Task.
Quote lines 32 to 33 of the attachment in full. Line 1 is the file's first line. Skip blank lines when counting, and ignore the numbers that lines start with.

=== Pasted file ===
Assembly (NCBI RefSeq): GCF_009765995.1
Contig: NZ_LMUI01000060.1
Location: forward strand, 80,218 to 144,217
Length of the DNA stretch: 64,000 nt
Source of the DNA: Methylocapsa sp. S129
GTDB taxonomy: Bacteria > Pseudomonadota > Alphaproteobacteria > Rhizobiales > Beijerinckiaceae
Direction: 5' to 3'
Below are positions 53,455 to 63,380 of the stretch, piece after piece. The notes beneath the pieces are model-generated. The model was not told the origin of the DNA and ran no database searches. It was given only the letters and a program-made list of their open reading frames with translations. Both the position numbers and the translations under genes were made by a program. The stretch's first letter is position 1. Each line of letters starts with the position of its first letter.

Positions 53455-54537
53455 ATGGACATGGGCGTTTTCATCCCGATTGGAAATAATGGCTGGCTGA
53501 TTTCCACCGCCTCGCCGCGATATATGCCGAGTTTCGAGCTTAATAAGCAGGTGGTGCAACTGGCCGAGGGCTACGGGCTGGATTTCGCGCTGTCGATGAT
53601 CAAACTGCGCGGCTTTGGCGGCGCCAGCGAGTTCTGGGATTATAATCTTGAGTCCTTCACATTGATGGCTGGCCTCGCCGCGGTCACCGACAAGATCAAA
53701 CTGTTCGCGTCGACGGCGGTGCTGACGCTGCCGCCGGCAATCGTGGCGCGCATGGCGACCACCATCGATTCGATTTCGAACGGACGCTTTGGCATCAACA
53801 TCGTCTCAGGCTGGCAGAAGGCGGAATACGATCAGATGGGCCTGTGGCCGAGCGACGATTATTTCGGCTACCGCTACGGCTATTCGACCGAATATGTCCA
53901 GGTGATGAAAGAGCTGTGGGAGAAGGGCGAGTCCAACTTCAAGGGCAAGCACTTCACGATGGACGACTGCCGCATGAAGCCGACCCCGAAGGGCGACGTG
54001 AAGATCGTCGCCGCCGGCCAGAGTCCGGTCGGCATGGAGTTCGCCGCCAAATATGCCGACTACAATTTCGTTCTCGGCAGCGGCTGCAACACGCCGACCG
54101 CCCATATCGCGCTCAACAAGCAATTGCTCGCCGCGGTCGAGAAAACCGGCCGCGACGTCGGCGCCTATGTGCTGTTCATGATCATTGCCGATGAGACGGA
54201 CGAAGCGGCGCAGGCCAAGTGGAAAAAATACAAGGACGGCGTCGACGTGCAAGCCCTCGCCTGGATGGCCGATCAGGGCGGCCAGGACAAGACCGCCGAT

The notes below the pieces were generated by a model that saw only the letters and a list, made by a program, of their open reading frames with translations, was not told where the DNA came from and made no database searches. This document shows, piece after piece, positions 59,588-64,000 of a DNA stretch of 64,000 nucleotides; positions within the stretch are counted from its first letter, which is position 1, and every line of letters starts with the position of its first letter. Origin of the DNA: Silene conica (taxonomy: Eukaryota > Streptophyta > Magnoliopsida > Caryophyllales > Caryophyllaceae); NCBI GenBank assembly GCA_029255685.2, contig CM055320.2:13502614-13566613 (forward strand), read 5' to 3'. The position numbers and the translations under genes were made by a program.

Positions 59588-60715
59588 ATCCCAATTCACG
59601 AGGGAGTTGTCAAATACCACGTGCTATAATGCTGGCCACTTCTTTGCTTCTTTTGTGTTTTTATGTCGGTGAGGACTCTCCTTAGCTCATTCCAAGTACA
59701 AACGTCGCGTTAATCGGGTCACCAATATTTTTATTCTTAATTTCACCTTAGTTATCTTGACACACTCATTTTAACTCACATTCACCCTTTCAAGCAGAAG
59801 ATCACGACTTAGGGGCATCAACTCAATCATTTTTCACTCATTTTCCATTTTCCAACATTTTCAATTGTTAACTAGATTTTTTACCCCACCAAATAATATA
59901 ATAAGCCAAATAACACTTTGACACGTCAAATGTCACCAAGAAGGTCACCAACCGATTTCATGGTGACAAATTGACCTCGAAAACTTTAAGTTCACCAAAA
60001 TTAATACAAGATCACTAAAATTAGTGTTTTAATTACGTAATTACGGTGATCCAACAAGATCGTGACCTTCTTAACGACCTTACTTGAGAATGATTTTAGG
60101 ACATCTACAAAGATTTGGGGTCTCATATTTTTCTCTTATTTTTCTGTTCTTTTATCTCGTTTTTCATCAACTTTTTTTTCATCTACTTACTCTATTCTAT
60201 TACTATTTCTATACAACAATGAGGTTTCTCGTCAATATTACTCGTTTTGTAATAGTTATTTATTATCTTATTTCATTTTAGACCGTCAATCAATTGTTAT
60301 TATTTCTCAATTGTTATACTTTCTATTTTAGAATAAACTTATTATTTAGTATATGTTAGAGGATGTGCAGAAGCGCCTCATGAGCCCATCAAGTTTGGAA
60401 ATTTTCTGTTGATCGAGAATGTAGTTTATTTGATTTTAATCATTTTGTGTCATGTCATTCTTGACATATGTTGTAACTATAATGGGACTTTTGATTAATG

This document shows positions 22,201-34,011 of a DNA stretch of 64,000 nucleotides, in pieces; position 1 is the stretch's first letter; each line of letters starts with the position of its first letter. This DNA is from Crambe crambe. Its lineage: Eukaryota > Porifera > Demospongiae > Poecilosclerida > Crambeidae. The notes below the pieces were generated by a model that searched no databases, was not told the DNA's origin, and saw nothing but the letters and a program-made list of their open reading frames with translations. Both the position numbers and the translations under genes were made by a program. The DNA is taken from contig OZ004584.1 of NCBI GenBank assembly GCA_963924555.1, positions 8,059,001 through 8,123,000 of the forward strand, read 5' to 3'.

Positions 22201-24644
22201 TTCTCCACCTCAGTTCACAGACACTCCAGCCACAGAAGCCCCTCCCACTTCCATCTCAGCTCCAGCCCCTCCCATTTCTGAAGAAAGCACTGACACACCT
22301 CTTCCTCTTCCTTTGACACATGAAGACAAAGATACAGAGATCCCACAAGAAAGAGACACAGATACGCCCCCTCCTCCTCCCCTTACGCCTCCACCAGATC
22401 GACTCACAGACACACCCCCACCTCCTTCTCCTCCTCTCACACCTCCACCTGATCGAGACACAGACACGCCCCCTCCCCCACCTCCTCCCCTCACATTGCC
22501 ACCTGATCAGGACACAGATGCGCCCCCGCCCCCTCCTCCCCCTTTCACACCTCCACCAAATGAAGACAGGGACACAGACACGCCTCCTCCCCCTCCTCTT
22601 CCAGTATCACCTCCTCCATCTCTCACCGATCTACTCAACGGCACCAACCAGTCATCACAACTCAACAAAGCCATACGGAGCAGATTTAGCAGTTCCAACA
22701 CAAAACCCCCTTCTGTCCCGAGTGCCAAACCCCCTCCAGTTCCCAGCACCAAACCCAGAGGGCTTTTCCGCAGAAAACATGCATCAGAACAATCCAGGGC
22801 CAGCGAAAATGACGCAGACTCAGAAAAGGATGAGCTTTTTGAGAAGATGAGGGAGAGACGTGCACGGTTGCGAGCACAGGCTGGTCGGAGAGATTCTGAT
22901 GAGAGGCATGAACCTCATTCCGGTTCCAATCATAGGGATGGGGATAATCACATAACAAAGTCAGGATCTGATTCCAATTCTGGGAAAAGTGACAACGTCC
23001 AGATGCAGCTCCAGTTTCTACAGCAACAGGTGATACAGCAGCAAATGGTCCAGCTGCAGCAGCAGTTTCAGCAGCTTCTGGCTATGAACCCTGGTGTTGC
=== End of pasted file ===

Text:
Positions 22201-24644
22201 TTCTCCACCTCAGTTCACAGACACTCCAGCCACAGAAGCCCCTCCCACTTCCATCTCAGCTCCAGCCCCTCCCATTTCTGAAGAAAGCACTGACACACCT